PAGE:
Yellow Fly, Diachlorus ferrugatus (Fabricius) (Insecta: Diptera: Tabanidae)
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Fairchild, G. B., Howard V. Weems, Jr., and Thomas R. Fasulo. 2005. “Yellow Fly, Diachlorus Ferrugatus (Fabricius) (Insecta: Diptera: Tabanidae): EENY-320/IN595, 4/2004”. EDIS 2005 (3). Gainesville, FL.


In Florida, the name "yellow fly" is commonly used to describe a group of about a dozen different yellow-bodied biting flies in the Tabanidae family. However, Florida tabanid experts recognize only one species, Diachlorus ferrugatus (Fabricius), as the "true" yellow fly. (Cilek 2000a). In Belize this species is known as the "doctor fly." The yellow fly is a fierce biter. Like mosquitoes, it is the female fly that is responsible for inflicting a bite. The males are mainly pollen and nectar feeders. Tabanids are most likely encountered in hot summer and early fall weather. They are active during daylight hours. This document is EENY-320 (originally published as DPI Entomology Circular 139), one of a series of Featured Creatures from the Entomology and Nematology Department, Florida Cooperative Extension Service, Institute of Food and Agricultural Sciences, University of Florida. Published: April 2004.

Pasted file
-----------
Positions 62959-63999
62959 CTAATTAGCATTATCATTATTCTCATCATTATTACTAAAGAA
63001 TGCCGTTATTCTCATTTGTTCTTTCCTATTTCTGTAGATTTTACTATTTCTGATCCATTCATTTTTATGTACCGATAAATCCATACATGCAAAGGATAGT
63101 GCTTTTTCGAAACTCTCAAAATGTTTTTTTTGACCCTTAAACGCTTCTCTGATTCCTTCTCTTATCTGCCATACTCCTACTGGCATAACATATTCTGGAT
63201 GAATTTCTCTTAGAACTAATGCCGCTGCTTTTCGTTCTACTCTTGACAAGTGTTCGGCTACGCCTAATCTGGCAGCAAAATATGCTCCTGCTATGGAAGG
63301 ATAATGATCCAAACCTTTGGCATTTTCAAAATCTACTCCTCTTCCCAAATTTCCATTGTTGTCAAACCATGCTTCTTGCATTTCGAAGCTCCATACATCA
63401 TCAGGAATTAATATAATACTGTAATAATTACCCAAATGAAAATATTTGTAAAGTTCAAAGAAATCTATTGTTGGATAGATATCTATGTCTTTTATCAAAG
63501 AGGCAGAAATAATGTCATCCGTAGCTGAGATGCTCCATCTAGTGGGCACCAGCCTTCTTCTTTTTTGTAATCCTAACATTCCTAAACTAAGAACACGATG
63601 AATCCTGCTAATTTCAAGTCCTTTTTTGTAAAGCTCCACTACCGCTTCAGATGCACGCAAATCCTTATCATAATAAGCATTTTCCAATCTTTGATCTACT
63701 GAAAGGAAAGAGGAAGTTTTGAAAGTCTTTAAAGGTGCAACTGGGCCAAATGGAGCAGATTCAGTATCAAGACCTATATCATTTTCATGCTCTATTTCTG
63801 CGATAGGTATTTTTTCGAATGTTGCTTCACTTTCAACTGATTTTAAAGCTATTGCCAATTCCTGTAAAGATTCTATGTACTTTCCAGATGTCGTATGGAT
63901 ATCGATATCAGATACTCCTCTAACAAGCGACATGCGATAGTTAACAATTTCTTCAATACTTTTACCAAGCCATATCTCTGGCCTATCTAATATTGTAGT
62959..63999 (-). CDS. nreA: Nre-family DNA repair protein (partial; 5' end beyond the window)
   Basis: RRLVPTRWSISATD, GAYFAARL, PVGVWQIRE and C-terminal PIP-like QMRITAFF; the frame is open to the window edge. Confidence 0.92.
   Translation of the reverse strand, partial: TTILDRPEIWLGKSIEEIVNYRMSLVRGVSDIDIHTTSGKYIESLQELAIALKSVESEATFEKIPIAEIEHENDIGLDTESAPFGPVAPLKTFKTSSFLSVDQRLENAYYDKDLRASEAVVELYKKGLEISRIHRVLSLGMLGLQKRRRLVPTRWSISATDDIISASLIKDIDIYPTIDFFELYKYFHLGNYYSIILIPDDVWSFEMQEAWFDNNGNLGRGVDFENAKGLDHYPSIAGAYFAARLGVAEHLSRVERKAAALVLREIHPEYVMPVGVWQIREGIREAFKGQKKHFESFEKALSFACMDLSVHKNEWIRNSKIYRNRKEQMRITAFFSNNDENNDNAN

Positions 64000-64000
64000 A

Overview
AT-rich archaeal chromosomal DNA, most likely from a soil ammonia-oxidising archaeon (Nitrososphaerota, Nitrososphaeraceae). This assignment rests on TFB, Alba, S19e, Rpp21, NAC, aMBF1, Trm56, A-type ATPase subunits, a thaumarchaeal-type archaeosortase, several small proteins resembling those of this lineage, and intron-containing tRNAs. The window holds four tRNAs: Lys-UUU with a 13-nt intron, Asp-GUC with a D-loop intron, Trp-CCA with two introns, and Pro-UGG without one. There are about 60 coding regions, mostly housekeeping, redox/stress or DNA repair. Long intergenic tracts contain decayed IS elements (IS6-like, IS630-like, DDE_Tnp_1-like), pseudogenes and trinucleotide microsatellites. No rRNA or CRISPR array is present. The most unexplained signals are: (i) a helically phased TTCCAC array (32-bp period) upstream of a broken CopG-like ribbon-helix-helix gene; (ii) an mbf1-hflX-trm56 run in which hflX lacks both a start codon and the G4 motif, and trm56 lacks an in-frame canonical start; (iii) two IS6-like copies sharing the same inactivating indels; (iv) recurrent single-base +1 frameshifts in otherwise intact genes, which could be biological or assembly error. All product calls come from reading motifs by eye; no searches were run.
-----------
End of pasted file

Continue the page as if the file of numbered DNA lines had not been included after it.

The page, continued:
EENY320/IN595: Yellow Fly, Diachlorus ferrugatus (Fabricius) (Insecta: Diptera: Tabanidae) (
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